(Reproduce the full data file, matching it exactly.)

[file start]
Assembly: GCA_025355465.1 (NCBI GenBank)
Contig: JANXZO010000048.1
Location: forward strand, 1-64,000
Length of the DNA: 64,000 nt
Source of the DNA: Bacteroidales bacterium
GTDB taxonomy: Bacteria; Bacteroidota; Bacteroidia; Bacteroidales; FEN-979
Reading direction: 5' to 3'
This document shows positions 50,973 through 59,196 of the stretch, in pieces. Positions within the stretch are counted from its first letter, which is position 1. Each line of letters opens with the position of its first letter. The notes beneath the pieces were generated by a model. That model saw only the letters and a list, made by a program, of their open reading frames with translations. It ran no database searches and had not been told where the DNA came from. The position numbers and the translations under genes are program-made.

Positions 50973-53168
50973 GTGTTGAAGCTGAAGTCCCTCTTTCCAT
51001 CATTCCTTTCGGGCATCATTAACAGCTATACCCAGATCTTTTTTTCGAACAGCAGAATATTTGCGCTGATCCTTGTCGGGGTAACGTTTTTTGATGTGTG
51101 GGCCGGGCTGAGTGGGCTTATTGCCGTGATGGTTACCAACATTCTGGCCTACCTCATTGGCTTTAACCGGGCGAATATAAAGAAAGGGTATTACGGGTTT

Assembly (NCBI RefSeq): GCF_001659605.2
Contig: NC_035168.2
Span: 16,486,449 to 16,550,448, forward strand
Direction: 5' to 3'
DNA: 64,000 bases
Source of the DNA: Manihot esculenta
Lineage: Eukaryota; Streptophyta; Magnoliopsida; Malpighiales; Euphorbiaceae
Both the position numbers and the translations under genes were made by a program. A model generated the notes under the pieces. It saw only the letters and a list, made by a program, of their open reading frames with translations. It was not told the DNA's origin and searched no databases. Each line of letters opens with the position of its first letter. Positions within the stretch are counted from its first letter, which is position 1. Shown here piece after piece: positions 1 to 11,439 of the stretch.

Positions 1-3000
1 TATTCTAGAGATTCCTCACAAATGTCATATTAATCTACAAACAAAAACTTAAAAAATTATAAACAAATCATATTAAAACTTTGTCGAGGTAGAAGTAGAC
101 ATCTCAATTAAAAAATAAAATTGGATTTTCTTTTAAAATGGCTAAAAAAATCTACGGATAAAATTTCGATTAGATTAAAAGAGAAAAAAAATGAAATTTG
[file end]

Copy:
Assembly: GCA_025355465.1 (NCBI GenBank)
Contig: JANXZO010000048.1
Location: forward strand, 1-64,000
Length of the DNA: 64,000 nt
Source of the DNA: Bacteroidales bacterium
GTDB taxonomy: Bacteria; Bacteroidota; Bacteroidia; Bacteroidales; FEN-979
Reading direction: 5' to 3'
This document shows positions 50,973 through 59,196 of the stretch, in pieces. Positions within the stretch are counted from its first letter, which is position 1. Each line of letters opens with the position of its first letter. The notes beneath the pieces were generated by a model. That model saw only the letters and a list, made by a program, of their open reading frames with translations. It ran no database searches and had not been told where the DNA came from. The position numbers and the translations under genes are program-made.

Positions 50973-53168
50973 GTGTTGAAGCTGAAGTCCCTCTTTCCAT
51001 CATTCCTTTCGGGCATCATTAACAGCTATACCCAGATCTTTTTTTCGAACAGCAGAATATTTGCGCTGATCCTTGTCGGGGTAACGTTTTTTGATGTGTG
51101 GGCCGGGCTGAGTGGGCTTATTGCCGTGATGGTTACCAACATTCTGGCCTACCTCATTGGCTTTAACCGGGCGAATATAAAGAAAGGGTATTACGGGTTT

Assembly (NCBI RefSeq): GCF_001659605.2
Contig: NC_035168.2
Span: 16,486,449 to 16,550,448, forward strand
Direction: 5' to 3'
DNA: 64,000 bases
Source of the DNA: Manihot esculenta
Lineage: Eukaryota; Streptophyta; Magnoliopsida; Malpighiales; Euphorbiaceae
Both the position numbers and the translations under genes were made by a program. A model generated the notes under the pieces. It saw only the letters and a list, made by a program, of their open reading frames with translations. It was not told the DNA's origin and searched no databases. Each line of letters opens with the position of its first letter. Positions within the stretch are counted from its first letter, which is position 1. Shown here piece after piece: positions 1 to 11,439 of the stretch.

Positions 1-3000
1 TATTCTAGAGATTCCTCACAAATGTCATATTAATCTACAAACAAAAACTTAAAAAATTATAAACAAATCATATTAAAACTTTGTCGAGGTAGAAGTAGAC
101 ATCTCAATTAAAAAATAAAATTGGATTTTCTTTTAAAATGGCTAAAAAAATCTACGGATAAAATTTCGATTAGATTAAAAGAGAAAAAAAATGAAATTTG